dot_keygen 0.0.1 copy "dot_keygen: ^0.0.1" to clipboard
dot_keygen: ^0.0.1 copied to clipboard

arbitrary hierarchical keygen

dot_keygen #

arbitrary hierarchical keygen in Dart.

How it Works #

A root ticket is used as secret input into the key derivation function (scrypt, until argon2id is available in Dart) and then secrets are recursively derived according to a path through the graph.

Canonically, the first derivation indicates an identity and further derivations represent wallets. Wallets can be well-known and have domain-specific representations using the derived secret. For example, a secret can be generated and used as input to a bitcoin wallet like so:

import 'dart:convert';
import 'package:dot_keygen/dot_keygen.dart' as keygen;

final myTicket = "~sampel-ticlet-migfun-falmel"; // or any string, really ¯\_(ツ)_/¯

final secret = keygen.derive(
  [keygen.ROOT, 'matt', keygen.Domain.Bitcoin],

final wallet = keygen.toBitcoinWallet(secret);

expect(wallet.address.length, greaterThanOrEqualTo(26));
expect(wallet.address.length, lessThanOrEqualTo(34));

and an Ethereum wallet like

final secret = keygen.derive(
  [keygen.ROOT, 'matt', keygen.Domain.Ethereum],

final wallet = keygen.toEthereumWallet(secret);

final address = EthereumAddress.fromPublicKey(

expect(address.hex, startsWith('0x'));
expect(address.hexNo0x, hasLength(40));

identity subpaths can be package identifiers (i.e. org.ethereum) or similar, perhaps backed by an on-chain registry / naming system (ENS, HNS, whatever). Perhaps one subpath should be apps or well-known that nests these well-known package IDs. idk, it's pretty arbitrary and up in the air.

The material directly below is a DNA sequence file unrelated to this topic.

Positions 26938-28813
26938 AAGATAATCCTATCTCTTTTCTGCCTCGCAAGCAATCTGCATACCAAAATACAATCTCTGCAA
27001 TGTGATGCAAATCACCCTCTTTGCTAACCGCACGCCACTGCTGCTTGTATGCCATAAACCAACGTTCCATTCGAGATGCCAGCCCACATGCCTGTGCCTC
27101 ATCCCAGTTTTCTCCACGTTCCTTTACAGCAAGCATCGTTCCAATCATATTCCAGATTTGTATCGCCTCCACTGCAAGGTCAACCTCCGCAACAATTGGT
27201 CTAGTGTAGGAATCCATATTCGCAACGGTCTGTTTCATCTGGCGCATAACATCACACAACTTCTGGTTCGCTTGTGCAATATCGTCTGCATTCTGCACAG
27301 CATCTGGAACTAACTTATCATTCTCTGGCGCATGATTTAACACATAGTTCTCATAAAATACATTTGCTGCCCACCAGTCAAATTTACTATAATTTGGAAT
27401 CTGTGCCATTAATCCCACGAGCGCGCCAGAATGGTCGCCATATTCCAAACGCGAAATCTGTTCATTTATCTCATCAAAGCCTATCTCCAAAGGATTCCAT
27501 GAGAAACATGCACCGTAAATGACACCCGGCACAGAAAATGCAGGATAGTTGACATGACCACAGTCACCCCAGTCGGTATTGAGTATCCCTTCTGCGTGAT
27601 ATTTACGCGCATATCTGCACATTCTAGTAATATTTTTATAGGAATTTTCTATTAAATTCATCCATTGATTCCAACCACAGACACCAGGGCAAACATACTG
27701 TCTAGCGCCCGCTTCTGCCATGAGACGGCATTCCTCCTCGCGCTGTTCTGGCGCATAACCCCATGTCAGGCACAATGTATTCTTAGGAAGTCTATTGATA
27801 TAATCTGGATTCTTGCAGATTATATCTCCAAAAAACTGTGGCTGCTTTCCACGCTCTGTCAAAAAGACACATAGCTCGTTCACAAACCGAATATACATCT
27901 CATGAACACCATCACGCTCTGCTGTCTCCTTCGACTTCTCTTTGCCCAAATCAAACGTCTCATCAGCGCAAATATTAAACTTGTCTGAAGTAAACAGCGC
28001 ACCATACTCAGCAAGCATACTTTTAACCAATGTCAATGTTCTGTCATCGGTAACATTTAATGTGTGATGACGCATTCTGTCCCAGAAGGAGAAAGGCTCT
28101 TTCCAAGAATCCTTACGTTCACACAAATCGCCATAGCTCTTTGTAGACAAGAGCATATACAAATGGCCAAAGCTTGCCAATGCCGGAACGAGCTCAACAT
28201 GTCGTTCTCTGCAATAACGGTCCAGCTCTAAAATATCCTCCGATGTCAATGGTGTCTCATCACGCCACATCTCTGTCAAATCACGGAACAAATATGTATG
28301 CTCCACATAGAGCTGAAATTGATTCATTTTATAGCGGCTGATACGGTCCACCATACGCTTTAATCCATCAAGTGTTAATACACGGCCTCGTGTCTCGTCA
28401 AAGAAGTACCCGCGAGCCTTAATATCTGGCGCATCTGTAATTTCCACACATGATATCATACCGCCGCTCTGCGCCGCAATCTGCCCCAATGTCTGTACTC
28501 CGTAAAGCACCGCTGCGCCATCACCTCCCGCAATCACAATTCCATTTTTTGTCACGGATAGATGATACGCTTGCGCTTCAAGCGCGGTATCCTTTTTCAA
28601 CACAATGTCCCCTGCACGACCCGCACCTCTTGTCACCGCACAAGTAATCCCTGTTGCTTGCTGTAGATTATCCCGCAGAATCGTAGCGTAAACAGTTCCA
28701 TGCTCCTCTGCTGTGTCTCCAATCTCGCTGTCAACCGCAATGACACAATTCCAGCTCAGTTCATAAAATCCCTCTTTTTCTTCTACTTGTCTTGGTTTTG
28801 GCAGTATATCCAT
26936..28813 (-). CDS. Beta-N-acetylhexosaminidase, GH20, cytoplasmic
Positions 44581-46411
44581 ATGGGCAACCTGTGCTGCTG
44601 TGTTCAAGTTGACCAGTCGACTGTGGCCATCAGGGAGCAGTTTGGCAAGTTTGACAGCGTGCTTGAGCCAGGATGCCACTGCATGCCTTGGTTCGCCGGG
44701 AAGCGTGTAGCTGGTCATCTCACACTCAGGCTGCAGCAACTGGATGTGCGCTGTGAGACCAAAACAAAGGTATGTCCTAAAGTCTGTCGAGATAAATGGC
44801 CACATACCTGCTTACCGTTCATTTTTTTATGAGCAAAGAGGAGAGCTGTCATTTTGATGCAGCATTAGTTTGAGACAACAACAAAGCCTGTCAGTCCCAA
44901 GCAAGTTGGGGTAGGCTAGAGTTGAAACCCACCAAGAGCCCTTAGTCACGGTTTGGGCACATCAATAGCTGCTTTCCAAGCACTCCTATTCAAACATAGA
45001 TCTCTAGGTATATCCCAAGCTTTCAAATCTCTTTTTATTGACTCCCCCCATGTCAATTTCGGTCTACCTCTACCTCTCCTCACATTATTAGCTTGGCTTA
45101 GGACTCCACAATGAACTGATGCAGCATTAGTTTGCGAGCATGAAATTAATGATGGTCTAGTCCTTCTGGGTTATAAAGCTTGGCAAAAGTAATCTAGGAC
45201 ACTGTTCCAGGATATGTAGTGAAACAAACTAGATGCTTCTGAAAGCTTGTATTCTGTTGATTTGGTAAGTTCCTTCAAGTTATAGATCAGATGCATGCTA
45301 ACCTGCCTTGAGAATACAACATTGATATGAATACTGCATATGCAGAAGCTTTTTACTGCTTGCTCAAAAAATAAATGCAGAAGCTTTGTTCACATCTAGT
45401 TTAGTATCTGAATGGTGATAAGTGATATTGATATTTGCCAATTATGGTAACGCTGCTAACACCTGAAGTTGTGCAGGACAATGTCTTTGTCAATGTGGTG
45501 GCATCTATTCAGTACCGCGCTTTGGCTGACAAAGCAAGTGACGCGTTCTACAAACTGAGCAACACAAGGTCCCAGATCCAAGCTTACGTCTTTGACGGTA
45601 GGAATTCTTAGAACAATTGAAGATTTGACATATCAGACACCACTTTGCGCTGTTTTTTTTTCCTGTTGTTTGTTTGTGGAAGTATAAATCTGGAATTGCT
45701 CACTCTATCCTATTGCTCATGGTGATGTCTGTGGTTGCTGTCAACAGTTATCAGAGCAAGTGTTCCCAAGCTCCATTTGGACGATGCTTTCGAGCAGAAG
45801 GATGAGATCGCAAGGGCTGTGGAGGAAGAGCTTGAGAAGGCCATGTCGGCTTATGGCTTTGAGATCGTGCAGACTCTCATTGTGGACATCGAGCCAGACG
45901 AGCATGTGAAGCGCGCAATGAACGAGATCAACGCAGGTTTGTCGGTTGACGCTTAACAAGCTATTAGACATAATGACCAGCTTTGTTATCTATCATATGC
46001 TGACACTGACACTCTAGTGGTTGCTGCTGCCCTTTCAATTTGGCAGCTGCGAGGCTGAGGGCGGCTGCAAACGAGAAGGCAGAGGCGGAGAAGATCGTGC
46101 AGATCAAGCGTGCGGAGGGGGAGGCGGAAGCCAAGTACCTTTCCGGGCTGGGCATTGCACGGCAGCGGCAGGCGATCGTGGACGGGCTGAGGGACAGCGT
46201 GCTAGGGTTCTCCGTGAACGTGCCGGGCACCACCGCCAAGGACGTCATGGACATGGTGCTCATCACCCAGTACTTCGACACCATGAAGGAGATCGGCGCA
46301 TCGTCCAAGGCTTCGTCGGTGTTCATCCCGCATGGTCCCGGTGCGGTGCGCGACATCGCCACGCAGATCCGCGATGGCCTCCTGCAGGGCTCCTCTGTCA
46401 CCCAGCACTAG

Concerns #

  1. I'm not a security person and I have no business writing these libraries.
  2. We use a constant secret length of 8 bytes at every path, which makes the tickets a nice 4-chunk length but only gives them 64 bits of entropy, making them not particularly good for security. In the future we should allow arbitrary secret length at each path to avoid situations where, for example, the bitcoin secret must have at least 128 bits so we just SHA256 the 64 bit secret instead of actually generating a 128 bit secret (lol).
  3. We probably want a secure random number generator in here somewhere (iirc, I wrote one in an old project...)
  4. Because of the recursive nature of derivation, deriving a large path takes linearly long time and cannot be done in parallel. Problem is avoided when not starting from the root (i.e. using an identity secret to derive a wallet is 1x cost instead of 2x if deriving from root).